like this:
+z propagating:
( ) j j j j k k z kz k z k z
e e e e
′ ′′ − − ′ ′′ − − −
· ·
z propagating:
( ) j j j j k k z kz k z k z
e e e e
′ ′′ + − ′ ′′ + + +
· ·
Note that the exponent containing k′′ will always have the
same sign as the exponent containing k′ , since wave
decay must occur in the same direction as wave
propagation. It is important to remember that when reading
the complex phase constant from a wave expression that
the k′ and k′′ terms are themselves always positive and
the + or – signs in the exponents are associated with z,
determining the direction of propagation.
Complex phase constant in the time domain:
{ } ( )
{
j j
damps
propagation
in
direction
cos
k z k z t k z
z
z
e e e t k z e
′ ′′ ′′ − − ω −
+
+
′ · ω − Re
1442443
ω = angular frequency of the source [radians/s]
ε
0
= permittivity of free space 8.85 × 10
12
[F/m]
µ
0
= permeability of free space 4π×10
7
[H/m]
λ =
2 c
k f
π
·
, the wavelength [m]
k
v
WAVE VECTOR [m
1
]
The phase constant k is converted to a vector. The
vector k
v
is in the direction of propagation.
ˆ
ˆ ˆ ˆ
x y z
k kk k x k y k z · · + +
v
k =
2π
ω µε ·
λ
, the wave number or propagation constant
[rad./m]
PLANE WAVE
A pebble dropped in a pond produces a circular wave.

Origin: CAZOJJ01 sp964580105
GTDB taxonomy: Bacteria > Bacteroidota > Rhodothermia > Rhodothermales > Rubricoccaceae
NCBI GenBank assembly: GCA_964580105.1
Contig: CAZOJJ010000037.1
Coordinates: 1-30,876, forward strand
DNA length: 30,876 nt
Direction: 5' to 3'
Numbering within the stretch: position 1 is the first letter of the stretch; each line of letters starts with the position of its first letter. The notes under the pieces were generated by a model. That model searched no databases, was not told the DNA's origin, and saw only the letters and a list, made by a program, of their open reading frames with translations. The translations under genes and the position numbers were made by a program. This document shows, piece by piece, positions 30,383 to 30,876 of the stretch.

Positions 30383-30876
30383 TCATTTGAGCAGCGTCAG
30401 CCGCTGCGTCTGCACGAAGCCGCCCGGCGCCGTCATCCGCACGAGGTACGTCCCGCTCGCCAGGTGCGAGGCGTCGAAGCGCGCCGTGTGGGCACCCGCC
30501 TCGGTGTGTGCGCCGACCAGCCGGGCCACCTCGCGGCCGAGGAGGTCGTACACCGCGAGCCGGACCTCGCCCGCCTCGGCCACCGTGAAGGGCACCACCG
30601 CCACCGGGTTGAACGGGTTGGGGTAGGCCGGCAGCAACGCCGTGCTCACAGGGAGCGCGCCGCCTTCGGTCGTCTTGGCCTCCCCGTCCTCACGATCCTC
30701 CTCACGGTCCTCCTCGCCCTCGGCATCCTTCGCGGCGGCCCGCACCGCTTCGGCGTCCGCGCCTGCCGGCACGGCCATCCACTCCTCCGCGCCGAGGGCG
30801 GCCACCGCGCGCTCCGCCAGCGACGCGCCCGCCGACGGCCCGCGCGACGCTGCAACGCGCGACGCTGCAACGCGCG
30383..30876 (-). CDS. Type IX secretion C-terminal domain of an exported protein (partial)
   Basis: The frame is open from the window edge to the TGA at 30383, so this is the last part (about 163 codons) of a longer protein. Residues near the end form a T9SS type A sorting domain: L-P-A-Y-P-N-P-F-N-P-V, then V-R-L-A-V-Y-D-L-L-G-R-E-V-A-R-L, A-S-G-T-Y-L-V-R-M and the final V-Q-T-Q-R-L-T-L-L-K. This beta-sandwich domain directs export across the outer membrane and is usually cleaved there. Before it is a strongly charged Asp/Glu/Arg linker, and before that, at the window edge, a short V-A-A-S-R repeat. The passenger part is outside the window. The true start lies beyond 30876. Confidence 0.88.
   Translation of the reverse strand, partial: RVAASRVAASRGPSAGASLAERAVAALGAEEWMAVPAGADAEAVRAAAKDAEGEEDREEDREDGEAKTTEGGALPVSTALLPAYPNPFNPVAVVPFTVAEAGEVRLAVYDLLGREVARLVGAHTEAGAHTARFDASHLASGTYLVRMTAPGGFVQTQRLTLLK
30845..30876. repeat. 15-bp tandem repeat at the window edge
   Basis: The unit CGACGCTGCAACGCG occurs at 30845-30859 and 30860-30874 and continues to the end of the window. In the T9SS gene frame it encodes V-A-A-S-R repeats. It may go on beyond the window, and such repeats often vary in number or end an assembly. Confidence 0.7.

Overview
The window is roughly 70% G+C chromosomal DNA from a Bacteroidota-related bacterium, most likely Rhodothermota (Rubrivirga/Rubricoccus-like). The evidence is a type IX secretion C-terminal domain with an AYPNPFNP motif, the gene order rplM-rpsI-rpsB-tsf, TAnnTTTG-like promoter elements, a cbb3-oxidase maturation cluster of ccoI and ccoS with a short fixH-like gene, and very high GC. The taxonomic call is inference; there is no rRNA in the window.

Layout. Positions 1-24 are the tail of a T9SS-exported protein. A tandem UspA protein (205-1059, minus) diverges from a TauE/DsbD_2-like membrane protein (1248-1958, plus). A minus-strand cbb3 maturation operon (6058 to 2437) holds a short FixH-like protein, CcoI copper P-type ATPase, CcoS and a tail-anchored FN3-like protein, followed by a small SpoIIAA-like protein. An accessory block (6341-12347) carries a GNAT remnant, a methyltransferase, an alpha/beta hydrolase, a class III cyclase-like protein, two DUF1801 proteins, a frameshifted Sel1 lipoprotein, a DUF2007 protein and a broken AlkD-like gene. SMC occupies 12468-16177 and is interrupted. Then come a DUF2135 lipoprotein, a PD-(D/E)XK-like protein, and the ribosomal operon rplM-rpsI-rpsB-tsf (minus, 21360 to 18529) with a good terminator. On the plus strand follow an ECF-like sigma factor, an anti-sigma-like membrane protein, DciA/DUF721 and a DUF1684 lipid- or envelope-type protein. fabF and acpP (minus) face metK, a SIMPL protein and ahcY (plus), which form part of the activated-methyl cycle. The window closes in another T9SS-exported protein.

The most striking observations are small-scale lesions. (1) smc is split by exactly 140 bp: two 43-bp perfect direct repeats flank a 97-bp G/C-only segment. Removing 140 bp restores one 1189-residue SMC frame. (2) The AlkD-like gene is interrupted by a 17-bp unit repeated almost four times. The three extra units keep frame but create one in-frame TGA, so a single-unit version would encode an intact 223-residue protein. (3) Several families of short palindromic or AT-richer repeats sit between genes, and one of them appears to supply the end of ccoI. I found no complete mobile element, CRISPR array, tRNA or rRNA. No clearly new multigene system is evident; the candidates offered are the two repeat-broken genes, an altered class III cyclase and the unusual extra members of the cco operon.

A plane wave presents a planar wavefront. Function
variables within a plane have uniform amplitude and
phase values. Plane waves do not exist in nature but
the idea is useful as an approximation in some
circumstances. A radio wave at great distance from
the transmitting antenna could be considered a plane
wave. So treating a wave as a plane wave is to ignore
the source, hence they are also called "sourcefree"
waves.
wavefront
z
Linearly polarized electromagnetic wave equations:
Electric field: ( )
0
ˆ cos
x
E xE t kz · ω −
v
j
0
ˆ
kz
x
E xE e
−
·
v
(phasor form)
Magnetic field: ( )
0
ˆ cos
y
E
H y t kz · ω −
η
v
j 0
ˆ
kz
y
E
H y e
−
·
η
v
(phasor form)
ω = angular frequency of the source [radians/s]
E
0
= peak amplitude [V/m]
t = time [s]
k =
2π
ω µε ·
λ
, the wave number or propagation constant
[rad./m]
z = distance along the axis of propagation [m]
η =
/ µ ε
intrinsic wave impedance, the ratio of electric to
magnetic field components, a characteristic of the
medium [Ω]
Tom Penick tom@tomzap.com www.teicontrols.com/notes AntennasAndWirelessPropagation.pdf 1/30/2003 Page 7 of 31
TRAVELING/PROPAGATING WAVE
A wave traveling in the +z direction can be expressed
jkz
e
−
and a wave in the opposite direction would be
expressed
+jkz
e .
z
1
t
1
z
t
o
λ
z
k =
2π
ω µε ·
λ
, the wave number or propagation constant
[m
1
]
λ =
2 c
k f
π
· , the wavelength [m]